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"Errors" in the King James Bible

Critics of the KJV have a nasty habit of pointing out what they believe to be errors, contradictions, and mistranslations in the Authorized Version. The sad fact is that they usually point these things out to young men and women in Christian colleges who do not know any better. Many young Christians, including young preachers, are having their faith in God's word destroyed by the very people they look to for spiritual guidance!

These so-called "errors" that are presented by such infidels have been explained and written about so many times that it's a shame to even have to mention it again. There isn't enough space here to embark upon a lengthy rebuttle of such claims. Besides, it has already been done quite well by others. Nevertheless, for the sake of showing the reader the nature of the so-called "errors" in the AV, we will take the time to briefly deal with just a few:

1. According to the critics, the word "Easter" in Acts 12:4 is a mistranslation, because the Greek word is"pascha," and it is translated "passover" twenty-eight times in the New Testament, and it should be translated likewise in Acts 12:4.

This is what happens when someone is so hung up on "the Greek" that they cannot read plain English.
It should NOT be translated "passover" because the Passover had already passed. The "days of unleavened bread" had already begun (vs. 3), which means the Passover was over (Num. 28:16-18; Exo. 12:13-18). The Passover was always the fourteenth day of the first month, while the days of unleavened bread ran from the fifteenth through the twenty-first. Herod could not have been waiting for the Passover. Besides, why would a Gentile king like Herod be concerned about a Jewish feast day? "Easter" is from the pagan "Ishtar", the goddess that the pagans worshipped--Rome included. Herod wanted to wait until his pagan holiday was over before bringing Peter out to the people.

2. I John 5:7 is also the subject of much debate. It is argued that the verse lacks manuscript evidence and does not belong in the Bible. Being one of the greatest verses in the Bible on the Trinity, we should be suspicious of any oppositions to it.

The verse should NOT be omitted from the Bible. It is found in Greek manuscript 61, which probably forced Erasmus to include it in his third edition Greek text of 1522.

I John 5:7 is also found in Codex Ravianus, and in the margins of 88 and 629. It is also found in Old Latin manuscripts r and Speculum. It was quoted by Cyprian around A.D. 250, and two Spanish Bishops quoted it in the fourth century (Priscillkian and Idacius Clarus). Several African writers quote it in the fifth century, and Cassiodorus quotes it in the sixth century in Italy.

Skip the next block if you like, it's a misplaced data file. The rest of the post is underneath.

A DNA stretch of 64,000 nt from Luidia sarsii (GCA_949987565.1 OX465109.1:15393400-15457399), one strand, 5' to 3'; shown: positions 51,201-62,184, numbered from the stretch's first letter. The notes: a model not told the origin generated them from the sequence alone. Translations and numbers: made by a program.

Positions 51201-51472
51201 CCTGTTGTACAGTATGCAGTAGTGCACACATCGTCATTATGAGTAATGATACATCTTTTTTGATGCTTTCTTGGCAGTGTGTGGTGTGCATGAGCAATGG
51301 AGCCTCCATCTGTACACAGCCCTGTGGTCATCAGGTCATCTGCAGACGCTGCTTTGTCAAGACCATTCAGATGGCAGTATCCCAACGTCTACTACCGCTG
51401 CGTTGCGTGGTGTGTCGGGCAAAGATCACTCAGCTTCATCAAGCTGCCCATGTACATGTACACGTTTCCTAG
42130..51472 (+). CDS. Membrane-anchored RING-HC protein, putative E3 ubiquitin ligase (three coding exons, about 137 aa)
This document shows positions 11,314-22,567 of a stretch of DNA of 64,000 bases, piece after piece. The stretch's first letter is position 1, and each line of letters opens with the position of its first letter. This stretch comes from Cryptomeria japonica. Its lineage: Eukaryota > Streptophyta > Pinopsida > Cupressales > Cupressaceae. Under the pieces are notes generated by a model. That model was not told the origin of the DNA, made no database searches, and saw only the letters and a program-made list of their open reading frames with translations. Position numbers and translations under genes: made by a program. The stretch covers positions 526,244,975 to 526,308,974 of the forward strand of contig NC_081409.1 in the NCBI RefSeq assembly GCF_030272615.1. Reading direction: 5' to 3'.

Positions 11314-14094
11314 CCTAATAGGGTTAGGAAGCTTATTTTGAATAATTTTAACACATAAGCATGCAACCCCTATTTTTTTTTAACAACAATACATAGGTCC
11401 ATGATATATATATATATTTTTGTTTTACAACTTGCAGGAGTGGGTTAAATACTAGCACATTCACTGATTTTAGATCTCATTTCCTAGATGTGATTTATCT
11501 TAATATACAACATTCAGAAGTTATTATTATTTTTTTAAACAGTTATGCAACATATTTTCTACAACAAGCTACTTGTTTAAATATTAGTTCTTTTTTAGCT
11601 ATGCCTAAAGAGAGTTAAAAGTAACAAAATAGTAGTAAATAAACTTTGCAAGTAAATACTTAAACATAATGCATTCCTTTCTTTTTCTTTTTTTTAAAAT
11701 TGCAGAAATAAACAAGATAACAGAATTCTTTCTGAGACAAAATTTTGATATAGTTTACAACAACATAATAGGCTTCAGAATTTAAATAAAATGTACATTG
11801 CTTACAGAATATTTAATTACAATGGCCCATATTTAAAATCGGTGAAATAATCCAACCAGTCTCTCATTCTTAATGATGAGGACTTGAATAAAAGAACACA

The fact that Siniaticus and Vaticanus do not include the verse means nothing to a trtue Bible believer. After all, Vaticanus omits the entire book of Revelation, while keeping the Apocrypha!

3. Many argue that the KJV is in error with its use of the word "devils" instead of "demons". Again, this is due to an over-emphasis on "the Greek" as well as a lack of faith in God's ability to preserve His words in English. While protesting that "daimon" should be translated "demon", many have overlooked a great truth which the Holy Spirit has preserved in the King's English. There is one true "Son of God", but many "sons of God". There is one true "Church", the Bride of Christ, but many local "churches". Likewise, there is one "Devil", but many "devils" under his control.

The word "demon" itself does not necessarily imply an evil spirit. Even Webster's 1828 dictionary states that "the ancients believed that there were good and evil demons...", and New Agers of today believe likewise. Therefore, God led the KJV translators to translate "devils" instead of "demons" because every "daimon" in the Bible IS an evil spirit. The word "devil" makes that clear. Every "devil" in the Bible is under the authority of their father "the Devil".

4. Then we have "contradictions" like Exodus 24:10 and John 1:18. Exodus says the Israelites SAW God, while Jesus said in John that "no man hath seen God at any time". Contradiction, right? No, it's only a matter of rightly dividing the word of truth (which you may not be practising if 2Tim. 2:15 has been altered in your "bible"). God is a Trinity, just like you and I. We're a body, a soul, and a spirit (I Thess. 5:23). The Israelites saw a physical manifestation of God, but not the SOUL of God, just as no one has ever seen your soul.

5. Numbers 25:9 says that 24,000 people died in a plague, but I Corinthians 10:8 says that only 23,000 died. Read I Corinthians 10:8 again and notice that 23,000 fell "in one day". The 24,000 died altogether in a few days.

You see, these are the kind of "errors" in the King James Bible. These are the reasons given for you to throw away your Bible and buy a new one. Don't fall for it. I have learned to always give God the benefit of a doubt, and to count the critics guilty until proven innocent. So far I've been right. Anytime I see an "error" in the KJV, I just assume that I'm not learned enough in the Scriptures to explain it, but that it is NOT an error. I just pray about it and trust God. I NEVER correct the Book that God has honoured for so long. Thank God, I'm not that stupid.

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